HERE ARE ALSO SOME POSITIVE developments as regards attendance at the session by top level world leaders. A number of heads of state and government (but not yet Canada's) have indicated their intention to participate in the session. Their number could equal or surpass the fifty or so who came to the First and Second Special Sessions. The leaders of the Six Nation Initiative, who launched their peace initiative a few years ago (representing Argentina, Greece, India, Mexico, Sweden, and Tanzania) will be coming to present the proposals they agreed at their summit meeting in Stockholm in January, the chief item being the creation of a multilateral monitoring and verification capability by the U.N. to assist in peacekeeping, crisis management, and the verification of disarmament agreements. Whether Gorbachev comes in person or not, it is expected that the USSR will also have some new proposals to present. There are not yet any hints regarding Western proposals.
PLANS ARE ALSO UNDER WAY TO HAVE A large input by nongovernmental organizations (NGOs) and the public. The number of international NGOs and research institutes should also equal the who addressed the Special Session in 1982. While the planned public rally on June 11 may not reach the amazing number of 750,000 that rallied in Central Park in June 1982, with another 250,000 in the streets, well over one quarter-million are expected to participate. Disarmament Times intends to publish two issues each week during the special session.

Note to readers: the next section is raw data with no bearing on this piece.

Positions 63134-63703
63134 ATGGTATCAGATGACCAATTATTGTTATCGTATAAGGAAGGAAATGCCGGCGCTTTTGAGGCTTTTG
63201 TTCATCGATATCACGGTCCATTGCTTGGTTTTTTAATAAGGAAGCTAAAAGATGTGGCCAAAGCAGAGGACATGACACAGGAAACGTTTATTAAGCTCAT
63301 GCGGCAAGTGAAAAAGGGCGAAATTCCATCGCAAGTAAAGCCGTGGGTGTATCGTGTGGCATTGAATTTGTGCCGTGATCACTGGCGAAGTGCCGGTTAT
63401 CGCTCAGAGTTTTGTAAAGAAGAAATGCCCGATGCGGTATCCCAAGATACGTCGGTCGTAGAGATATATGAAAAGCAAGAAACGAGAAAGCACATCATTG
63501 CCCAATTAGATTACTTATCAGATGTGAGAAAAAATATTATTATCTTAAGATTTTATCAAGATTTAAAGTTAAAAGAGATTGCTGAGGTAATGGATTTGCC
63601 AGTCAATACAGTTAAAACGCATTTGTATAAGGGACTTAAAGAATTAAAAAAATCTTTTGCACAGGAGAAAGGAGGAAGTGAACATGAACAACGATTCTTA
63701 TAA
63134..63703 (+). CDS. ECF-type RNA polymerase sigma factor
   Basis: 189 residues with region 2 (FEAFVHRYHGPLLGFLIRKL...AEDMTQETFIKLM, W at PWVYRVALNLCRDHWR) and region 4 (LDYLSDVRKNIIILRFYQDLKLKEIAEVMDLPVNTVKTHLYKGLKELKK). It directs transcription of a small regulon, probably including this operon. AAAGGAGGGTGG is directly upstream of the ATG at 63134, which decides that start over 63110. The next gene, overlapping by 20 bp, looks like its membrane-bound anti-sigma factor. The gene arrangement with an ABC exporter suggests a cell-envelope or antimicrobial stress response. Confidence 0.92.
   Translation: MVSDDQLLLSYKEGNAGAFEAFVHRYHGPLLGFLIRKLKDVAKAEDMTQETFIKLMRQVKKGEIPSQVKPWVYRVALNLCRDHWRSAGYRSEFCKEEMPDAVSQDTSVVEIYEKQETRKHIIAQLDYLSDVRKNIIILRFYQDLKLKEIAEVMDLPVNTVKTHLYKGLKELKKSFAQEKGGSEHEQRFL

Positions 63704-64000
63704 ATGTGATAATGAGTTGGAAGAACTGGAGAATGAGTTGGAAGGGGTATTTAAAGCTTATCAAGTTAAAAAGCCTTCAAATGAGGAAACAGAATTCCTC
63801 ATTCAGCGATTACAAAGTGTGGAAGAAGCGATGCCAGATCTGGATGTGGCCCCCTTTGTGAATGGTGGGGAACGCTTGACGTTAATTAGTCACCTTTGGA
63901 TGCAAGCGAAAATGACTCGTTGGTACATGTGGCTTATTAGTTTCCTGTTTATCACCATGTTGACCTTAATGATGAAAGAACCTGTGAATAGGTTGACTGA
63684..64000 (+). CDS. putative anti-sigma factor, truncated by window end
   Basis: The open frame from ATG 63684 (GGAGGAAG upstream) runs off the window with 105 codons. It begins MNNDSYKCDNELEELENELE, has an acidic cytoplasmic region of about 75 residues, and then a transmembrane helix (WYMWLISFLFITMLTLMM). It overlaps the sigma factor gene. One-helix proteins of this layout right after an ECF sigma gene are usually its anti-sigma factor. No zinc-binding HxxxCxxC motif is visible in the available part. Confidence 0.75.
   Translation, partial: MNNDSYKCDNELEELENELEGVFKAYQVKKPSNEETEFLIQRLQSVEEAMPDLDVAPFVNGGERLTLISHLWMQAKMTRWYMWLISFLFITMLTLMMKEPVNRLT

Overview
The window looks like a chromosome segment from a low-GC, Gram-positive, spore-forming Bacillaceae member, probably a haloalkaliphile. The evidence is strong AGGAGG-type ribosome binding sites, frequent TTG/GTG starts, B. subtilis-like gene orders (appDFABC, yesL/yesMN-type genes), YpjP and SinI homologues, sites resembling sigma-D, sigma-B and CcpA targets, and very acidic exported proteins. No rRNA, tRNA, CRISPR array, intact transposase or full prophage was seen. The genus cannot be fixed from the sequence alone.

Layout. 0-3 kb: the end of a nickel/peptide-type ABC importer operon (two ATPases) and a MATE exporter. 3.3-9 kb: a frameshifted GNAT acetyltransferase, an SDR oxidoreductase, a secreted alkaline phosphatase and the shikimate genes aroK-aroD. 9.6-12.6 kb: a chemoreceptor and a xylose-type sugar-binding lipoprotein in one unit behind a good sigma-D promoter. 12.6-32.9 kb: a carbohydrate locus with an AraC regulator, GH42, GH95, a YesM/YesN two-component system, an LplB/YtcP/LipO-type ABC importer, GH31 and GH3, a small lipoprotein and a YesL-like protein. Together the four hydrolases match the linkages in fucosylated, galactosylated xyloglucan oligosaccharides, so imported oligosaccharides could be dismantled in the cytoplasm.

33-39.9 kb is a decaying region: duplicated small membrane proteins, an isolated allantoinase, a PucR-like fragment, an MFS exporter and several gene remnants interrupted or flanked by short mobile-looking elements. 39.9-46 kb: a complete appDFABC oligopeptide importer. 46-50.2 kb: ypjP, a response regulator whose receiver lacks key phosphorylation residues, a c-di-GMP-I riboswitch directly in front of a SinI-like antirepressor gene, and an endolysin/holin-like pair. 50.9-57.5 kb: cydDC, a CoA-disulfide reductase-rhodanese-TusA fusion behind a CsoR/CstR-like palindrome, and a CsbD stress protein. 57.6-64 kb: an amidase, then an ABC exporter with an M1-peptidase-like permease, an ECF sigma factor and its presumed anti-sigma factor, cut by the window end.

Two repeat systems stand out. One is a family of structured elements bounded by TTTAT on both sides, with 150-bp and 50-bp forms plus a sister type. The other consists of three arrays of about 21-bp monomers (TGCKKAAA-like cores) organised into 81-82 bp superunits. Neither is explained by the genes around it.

The crucial question that could determine the success or failure of UNSSOD III is whether the U.S. or its allies will try to depart from the 1978 Final Document of UNSSOD I or to weaken the principles, priorities, or program of action agreed therein. If there is such an attempt, it seems almost certain that the session will end without any agreed consensus and hence will be a failure. But if all U.N. members try to build on the provisions of the 1978 Final Document, rather than to modify it, there can be a positive result.
Attempts are now underway in the U.N. to persuade leaders of the nonaligned and neutral countries and also of the U.S. and its allies not to insist or take too rigid a stance on their respective positions but to show some willingness to compromise and to accommodate the others' strongly held views. If these efforts succeed, then the prospects are that UNSSOD III can be at least a modest success.
BECAUSE OF THE UNCERTAINTIES IN THE Western position, there is a great opportunity for Canada to exercise some leadership. Canada has always supported disarmament measures and the multilateral approach through the U.N. Canadians interested in promoting the cause of disarmament should pressure Ottawa to take some important unilateral actions and to present some concrete proposals, such as the following:
Now is the time for Canada to translate its oft-repeated words into concrete proposals for action, as was done at both UNSSOD I and II. Even if the above proposals are not accepted (as was the case with Trudeau's strategy of suffocation of the nuclear arms race) they can generate and promote strong currents of ideas that will be important during the remainder of this century.
William Epstein is a Senior Special Fellow at the U.N. Institute for Training and Research. He was for many years in charge of disarmament in the UN. Secretariat and represented the Secretary General at the negotiations leading to the 1963 Partial Test Ban Treaty and the 1968 nuclear Non-Proliferation Treaty. He was also a member of the Canadian delegation to UNSSOD I and II.
Peace Magazine Jun-Jul 1988, page 14. Some rights reserved.
Search for other articles by William Epstein here